" D.D.I.," of Cleckheaton, seems to have overcome this trouble in a very simple manner by drilling a number of holes round the pulley. Holes such as these act in two ways as an aid to gripping. First they form serrations which

act to an extent as grippers to engage the belt, and, secondly, they allow the air to escape from between the belt and the pulley and ensure better contact and consequently better driving. It is also quite likely that these holes permit the escape _of any oil or grease which might be a cause of belt slip.

" D.D.I." shows two examples, one a Pulley for V-belt and one for fiat belt ; he suggests that fin, or h-in. holes should be drilled, as close together as convenient, so as not to interfere with the strength of the pulley. In the case of the pulley for fiat belt, we should suggest the cross-holes shown as offering a better escape for air than blind holes.

Removing Pins with Sheared Dowels.

IN many eases pins with round heads

are used in connection with such parts as brake work, etc.; these pins are usually provided with small dowels under the head to prevent them from turning round. When dismantling, it is often found that these small dowels have been sheared off through lack of lubrication, and consequent seizure, or have worn away through vibration. When this has happened it is very difficult to hold the pin from turning round while removing the nut, especially if the latter be rusted up. Footprints and other grippers are often used, but owing to the heads usually being very thin it is not easy to get a firm hold of them.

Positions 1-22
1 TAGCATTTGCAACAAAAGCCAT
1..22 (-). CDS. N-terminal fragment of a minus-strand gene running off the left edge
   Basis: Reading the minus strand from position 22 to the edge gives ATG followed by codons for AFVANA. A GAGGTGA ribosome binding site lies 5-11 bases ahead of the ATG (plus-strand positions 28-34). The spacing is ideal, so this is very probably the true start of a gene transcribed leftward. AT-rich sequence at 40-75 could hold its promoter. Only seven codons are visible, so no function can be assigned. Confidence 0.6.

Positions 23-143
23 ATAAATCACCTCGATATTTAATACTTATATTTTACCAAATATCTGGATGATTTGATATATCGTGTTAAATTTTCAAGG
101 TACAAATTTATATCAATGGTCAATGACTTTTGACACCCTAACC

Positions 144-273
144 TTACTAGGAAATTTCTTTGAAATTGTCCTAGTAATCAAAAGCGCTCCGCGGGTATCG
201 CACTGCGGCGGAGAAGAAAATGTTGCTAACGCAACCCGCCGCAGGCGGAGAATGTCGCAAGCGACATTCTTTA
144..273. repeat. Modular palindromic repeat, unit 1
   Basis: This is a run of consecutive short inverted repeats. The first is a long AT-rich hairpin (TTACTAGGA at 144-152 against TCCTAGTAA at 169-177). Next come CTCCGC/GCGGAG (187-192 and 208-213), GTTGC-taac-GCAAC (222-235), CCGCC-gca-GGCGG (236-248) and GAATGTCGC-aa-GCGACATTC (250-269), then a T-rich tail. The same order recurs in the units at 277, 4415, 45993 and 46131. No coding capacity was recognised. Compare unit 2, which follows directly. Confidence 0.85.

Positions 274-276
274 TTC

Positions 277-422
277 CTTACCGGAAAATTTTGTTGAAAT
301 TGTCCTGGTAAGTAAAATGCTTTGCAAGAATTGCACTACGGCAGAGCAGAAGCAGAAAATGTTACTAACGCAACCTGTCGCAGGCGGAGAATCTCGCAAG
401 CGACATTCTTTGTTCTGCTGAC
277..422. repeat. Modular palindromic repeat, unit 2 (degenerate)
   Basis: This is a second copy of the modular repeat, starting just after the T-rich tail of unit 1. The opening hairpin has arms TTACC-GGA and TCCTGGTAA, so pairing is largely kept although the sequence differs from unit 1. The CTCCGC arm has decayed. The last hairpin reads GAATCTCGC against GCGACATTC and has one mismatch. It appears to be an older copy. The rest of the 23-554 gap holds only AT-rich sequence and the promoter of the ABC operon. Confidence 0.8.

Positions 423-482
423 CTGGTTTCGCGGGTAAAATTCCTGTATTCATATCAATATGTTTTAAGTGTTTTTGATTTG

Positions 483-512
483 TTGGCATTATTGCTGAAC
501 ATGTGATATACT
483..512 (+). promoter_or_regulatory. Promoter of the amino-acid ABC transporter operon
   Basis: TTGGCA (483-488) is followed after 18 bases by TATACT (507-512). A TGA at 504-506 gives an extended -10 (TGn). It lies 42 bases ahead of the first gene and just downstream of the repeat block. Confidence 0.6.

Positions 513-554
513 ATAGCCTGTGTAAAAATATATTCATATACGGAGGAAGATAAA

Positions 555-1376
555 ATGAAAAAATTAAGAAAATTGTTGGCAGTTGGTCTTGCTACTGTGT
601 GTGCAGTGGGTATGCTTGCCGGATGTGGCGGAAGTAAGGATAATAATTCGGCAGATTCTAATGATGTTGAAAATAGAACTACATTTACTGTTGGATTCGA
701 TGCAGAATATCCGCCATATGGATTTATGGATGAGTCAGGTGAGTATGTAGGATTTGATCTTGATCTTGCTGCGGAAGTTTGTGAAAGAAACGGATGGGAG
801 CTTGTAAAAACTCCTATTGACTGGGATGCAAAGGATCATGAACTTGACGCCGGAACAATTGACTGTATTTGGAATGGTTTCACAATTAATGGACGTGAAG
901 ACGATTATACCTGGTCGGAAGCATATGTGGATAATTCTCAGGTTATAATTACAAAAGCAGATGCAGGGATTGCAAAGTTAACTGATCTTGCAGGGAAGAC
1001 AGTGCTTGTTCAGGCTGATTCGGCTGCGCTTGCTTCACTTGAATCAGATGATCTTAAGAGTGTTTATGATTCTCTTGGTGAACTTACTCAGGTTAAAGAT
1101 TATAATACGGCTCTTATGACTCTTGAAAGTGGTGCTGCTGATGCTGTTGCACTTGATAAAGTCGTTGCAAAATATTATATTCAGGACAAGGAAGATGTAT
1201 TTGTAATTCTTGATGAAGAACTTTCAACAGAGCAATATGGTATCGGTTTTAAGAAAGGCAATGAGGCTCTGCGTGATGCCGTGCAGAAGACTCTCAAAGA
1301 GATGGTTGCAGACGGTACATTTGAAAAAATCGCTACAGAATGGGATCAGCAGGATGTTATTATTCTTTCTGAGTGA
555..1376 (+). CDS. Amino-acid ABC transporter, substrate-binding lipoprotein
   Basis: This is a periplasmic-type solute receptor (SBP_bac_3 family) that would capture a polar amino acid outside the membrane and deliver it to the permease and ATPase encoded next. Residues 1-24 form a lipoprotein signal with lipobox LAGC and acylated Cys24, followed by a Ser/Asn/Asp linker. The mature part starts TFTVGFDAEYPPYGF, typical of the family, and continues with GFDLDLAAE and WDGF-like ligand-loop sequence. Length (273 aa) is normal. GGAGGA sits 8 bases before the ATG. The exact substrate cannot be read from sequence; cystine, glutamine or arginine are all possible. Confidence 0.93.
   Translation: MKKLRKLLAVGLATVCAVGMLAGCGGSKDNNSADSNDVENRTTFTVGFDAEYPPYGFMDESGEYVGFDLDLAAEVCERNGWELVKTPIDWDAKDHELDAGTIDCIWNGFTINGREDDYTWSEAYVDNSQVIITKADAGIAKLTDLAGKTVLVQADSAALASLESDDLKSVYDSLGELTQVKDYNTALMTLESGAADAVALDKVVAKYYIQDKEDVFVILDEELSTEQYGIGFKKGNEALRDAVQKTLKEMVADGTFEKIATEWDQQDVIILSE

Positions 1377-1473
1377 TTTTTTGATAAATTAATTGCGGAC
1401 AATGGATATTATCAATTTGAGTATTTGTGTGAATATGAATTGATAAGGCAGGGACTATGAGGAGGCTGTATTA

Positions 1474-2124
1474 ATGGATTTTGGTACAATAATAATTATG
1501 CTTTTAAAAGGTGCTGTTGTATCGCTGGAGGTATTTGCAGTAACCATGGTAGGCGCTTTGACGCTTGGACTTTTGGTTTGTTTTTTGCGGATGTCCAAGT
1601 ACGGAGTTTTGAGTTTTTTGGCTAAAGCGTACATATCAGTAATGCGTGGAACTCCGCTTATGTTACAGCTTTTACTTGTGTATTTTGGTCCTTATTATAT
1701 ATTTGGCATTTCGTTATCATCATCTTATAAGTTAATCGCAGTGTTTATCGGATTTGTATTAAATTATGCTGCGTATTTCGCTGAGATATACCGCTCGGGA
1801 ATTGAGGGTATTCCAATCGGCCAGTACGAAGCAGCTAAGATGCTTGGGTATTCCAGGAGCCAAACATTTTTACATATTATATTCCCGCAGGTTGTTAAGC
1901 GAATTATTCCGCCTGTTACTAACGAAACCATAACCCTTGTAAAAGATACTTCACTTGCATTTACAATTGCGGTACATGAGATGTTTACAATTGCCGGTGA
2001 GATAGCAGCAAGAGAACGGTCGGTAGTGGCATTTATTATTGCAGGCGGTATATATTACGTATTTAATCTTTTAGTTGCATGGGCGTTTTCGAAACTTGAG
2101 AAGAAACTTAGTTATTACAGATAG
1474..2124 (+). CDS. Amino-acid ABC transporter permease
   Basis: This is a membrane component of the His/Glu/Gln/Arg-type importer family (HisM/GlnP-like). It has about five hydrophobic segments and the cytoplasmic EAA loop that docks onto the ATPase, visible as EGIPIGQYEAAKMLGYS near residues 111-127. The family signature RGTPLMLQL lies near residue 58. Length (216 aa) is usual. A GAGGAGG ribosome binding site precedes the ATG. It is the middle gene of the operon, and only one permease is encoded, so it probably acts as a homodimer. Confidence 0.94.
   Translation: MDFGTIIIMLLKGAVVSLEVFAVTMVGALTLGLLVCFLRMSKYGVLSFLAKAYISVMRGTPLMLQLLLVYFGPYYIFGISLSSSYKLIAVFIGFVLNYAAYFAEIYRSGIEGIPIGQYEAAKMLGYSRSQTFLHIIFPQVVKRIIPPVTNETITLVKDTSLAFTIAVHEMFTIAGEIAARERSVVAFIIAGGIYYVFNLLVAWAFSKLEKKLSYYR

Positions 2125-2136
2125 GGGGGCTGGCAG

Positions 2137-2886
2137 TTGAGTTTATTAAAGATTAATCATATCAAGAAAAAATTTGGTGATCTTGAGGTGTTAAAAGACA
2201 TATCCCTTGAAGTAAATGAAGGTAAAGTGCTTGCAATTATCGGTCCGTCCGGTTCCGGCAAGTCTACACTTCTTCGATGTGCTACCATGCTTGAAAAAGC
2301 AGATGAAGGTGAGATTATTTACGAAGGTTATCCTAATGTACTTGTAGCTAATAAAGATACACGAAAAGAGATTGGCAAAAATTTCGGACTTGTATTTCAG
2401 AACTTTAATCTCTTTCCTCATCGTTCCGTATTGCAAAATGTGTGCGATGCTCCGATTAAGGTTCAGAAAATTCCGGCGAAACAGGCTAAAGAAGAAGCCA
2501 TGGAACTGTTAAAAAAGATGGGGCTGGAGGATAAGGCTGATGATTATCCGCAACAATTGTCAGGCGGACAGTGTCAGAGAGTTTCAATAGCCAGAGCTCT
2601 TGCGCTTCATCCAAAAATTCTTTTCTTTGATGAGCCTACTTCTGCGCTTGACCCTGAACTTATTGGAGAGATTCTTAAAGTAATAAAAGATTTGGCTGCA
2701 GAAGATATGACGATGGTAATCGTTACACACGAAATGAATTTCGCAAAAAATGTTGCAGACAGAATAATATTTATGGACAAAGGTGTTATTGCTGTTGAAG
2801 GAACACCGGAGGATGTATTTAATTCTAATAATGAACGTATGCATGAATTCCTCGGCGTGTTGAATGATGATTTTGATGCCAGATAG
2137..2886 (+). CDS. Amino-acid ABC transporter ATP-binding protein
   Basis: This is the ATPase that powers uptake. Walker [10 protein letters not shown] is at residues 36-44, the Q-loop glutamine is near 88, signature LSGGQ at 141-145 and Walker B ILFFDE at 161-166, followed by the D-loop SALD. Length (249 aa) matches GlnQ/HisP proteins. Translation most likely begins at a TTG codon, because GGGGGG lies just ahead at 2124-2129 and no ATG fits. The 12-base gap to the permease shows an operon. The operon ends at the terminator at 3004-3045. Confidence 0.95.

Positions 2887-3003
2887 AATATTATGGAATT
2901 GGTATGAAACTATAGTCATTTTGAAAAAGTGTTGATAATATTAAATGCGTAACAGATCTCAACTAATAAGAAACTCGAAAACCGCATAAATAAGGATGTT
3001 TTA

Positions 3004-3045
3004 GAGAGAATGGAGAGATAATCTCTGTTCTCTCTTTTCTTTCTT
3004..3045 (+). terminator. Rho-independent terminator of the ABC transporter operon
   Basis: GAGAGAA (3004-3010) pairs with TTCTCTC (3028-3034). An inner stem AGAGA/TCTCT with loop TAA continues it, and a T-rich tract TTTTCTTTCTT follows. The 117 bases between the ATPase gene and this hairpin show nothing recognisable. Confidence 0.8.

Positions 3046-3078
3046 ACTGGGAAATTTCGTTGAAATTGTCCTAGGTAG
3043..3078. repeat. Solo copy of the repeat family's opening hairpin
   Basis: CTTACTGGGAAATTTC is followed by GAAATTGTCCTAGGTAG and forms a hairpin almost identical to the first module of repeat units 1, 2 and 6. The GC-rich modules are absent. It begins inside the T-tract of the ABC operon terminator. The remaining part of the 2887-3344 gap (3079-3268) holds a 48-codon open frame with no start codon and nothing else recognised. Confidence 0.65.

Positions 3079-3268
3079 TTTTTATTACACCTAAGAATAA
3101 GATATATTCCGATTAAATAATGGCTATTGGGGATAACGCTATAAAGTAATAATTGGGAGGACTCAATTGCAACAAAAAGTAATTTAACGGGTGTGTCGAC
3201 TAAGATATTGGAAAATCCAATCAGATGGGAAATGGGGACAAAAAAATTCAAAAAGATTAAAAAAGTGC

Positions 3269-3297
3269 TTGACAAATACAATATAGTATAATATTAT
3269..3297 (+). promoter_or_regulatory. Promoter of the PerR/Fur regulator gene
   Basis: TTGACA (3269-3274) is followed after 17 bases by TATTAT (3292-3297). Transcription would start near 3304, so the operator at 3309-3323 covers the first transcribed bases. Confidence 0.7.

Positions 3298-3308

" D.D.I.," of Cleckheaton, suggests that wherever a lathe is installed there is always a three-jaw chuck, and this he takes off the lathe and tightens on to the head of the offending bolt. He finds that this always affords sufficient grip to enable even the most obstinate of nuts to be undone.

A Garage Funnel with a Ball Valve.

THERE are oases when the filling of a petrol tank by means of a funnel is no simple matter as there is the risk of over-filling, and the consequent spilling of petrol, which is both wasteful and dangerous.

To prevent this one has to be continually lifting the funnel and looking into the tank to see the level of the petrol therein, and the petrol must be fed in small quantities, as none can remain in the funnel.

A suggested funnel wkich has a valve in its mouth is the idea of " H.A.B.," of Rotherham, and he says he has found this very useful, as he is able to watch the level, and should it be high enough he can withdraw his funnel while some petrol still remains in it, without the fear of spilling any.

The funnel is orthodox, excepting that where the cone joins the spout he fits a brass seating and a smooth lead ball with a chain attached so that by lowering the ball he can shut off the supply, and return to the petrol can any petrol that may be left in the funnel.

Such a funnel as this should prove most serviceable in the garage and prove a considerable time-saver.


Organisations: US Federal Reserve
Locations: Exeter